Investors, victims and even an international heir to a plastics empire took their grievances to court this week in several cases that involved financial advisors, including fraudster extraordinaire, Bernie Madoff.
Advisor Sued For Hiding Formosa Fortune
You think you have family drama? Just imagine the fuss when a $15 billion fortune is involved. The eldest son of the late Formosa Plastics Group founder claims a shady financial advisor illegally signed over control of the company to his half-sisters and then attemped to hide the money in trusts based in Bermuda.
Dr. Winston Wong is now asking the Bermuda Supreme Court on Wednesday to weigh in on his suit against his father’s personal financial advisor and the trusts in question. Advisor Hung Wen Hsiung allegedly set up the non-charitable trusts in secret and transferred the majority of Taiwanese industrialist Y.C. Wang’s estimated $15 billion fortune into Bermuda without Wang’s consent, allowing a minority of Wang’s family to control his fortune, according to statements by Wong’s attorneys to the local Bermuda news outlet the Royal Gazette.
The case in Bermuda is the fourth place that Wong has attempted to stake his claim to the Formosa Plastics fortune after his father died instate in 2008.
Can’t Blame SEC for Madoff Losses
The never-ending Madoff fallout continued Wednesday with another loss for investors. The Second Circuit Court of Appeals dismissed a suit seeking to hold the SEC responsible for failing to investigate and expose Bernie Madoff’s massive fraud scheme.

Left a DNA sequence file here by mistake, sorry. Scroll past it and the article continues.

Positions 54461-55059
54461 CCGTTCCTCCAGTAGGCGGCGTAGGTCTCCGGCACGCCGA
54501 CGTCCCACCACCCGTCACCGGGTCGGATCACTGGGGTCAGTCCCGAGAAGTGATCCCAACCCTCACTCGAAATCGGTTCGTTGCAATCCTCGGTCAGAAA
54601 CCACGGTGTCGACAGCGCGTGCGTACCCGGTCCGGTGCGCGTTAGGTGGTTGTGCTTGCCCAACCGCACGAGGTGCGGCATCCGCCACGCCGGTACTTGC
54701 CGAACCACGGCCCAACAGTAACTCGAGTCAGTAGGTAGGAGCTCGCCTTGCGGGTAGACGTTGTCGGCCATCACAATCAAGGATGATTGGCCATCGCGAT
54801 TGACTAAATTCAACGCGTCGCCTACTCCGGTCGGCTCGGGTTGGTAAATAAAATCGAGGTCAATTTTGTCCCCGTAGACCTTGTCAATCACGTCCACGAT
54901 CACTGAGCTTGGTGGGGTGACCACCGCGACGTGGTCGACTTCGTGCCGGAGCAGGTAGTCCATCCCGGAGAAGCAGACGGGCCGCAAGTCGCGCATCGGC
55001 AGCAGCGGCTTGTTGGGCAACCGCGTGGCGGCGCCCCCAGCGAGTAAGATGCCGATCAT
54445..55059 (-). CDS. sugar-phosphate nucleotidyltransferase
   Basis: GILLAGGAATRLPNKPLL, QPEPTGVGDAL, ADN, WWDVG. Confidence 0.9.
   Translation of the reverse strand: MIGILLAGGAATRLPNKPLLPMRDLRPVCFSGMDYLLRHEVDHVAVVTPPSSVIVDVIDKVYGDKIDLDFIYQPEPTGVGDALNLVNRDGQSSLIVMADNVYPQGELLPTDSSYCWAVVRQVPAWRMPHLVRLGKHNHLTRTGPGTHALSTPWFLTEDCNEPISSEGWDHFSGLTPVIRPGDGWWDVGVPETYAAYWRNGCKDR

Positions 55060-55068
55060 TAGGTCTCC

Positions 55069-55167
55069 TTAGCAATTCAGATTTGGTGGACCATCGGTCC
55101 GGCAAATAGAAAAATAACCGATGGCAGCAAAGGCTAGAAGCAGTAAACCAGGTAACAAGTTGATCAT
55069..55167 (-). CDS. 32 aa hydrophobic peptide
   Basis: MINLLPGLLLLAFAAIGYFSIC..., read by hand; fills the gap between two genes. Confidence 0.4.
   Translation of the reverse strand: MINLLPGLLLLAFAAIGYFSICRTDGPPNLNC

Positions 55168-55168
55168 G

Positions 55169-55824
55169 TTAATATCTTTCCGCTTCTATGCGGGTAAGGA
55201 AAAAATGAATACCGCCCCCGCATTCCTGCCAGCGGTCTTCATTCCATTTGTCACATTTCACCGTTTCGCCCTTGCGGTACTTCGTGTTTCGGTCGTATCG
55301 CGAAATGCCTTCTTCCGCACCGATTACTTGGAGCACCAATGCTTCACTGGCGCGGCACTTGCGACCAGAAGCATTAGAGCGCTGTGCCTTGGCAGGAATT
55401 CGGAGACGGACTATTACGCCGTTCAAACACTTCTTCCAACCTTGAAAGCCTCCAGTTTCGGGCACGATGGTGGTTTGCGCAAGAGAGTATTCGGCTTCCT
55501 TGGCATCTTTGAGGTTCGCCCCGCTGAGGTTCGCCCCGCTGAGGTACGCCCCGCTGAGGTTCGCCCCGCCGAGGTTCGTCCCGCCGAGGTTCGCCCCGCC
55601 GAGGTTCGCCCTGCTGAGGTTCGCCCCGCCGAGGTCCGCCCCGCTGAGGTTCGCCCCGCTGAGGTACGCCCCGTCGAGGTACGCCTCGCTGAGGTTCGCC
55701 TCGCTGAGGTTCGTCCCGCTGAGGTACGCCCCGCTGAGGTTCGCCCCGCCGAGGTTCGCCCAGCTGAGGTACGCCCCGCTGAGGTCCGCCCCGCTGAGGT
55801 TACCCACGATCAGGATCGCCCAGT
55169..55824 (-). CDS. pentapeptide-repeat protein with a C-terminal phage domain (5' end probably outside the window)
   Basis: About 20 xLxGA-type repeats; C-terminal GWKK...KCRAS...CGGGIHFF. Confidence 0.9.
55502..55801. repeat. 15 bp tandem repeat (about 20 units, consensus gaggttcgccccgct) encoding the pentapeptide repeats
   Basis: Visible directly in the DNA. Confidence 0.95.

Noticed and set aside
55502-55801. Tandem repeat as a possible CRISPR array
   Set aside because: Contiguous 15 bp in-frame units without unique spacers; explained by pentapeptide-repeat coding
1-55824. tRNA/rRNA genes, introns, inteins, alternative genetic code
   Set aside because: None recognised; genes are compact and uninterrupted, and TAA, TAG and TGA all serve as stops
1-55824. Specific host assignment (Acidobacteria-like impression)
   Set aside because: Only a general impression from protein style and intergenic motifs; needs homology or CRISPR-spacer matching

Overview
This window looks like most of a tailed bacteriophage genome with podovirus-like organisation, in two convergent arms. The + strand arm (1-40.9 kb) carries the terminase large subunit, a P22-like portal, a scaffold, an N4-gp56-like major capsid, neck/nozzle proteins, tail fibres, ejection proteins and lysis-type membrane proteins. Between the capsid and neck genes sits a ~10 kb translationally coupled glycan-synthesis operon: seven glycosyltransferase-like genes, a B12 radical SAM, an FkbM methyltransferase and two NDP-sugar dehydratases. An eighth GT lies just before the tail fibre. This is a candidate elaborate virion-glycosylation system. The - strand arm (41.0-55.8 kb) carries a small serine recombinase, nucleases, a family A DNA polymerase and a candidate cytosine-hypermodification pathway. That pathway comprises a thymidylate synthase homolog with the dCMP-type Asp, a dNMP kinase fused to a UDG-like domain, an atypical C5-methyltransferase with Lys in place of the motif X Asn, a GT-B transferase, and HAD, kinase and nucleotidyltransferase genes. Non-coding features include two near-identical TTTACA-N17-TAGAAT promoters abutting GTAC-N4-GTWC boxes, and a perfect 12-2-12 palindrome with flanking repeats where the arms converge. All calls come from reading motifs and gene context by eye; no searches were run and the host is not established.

Although the appeals court said it sympathized with investors, its hands were tied. Because Congress enacted the discretionary function exception, the SEC’s conduct and investigations are shielded from investors’ $2.5 million negligence claims.
Investors may have lost this round; it is certainly not the last we will see of the seemingly endless Madoff-related litigation.
Advisor-Turned-Conman Gets off Easy
In a sentence considered too lenient by victims, a California judge sentenced a former investment advisor and owner of AGA Financial to a 10-year prison term on Monday.
Gary T. Armitage—along with his colleagues James Stanley Koenig and Jeffery A. Guidi—allegedly engaged in a 10-year, $200 million Ponzi scheme that swindled over a thousand victims out of retirement portfolios and drained savings accounts.
Using seminars on investment planning to target victims in California, Armitage and his co-conspirators told investors they were using their funds to invest in construction and real estate projects. But instead of gaining returns for clients, the projects failed and the trio spent investors’ funds to purchase luxury items including an 80-acre castle estate and a Lear jet.
Armitage copped to the 10-year plea deal in January, right before the trial in Shasta County Superior County Court was scheduled to start. Under the deal, Armitage is expected to be released in four years and serve out a 3-year parole period.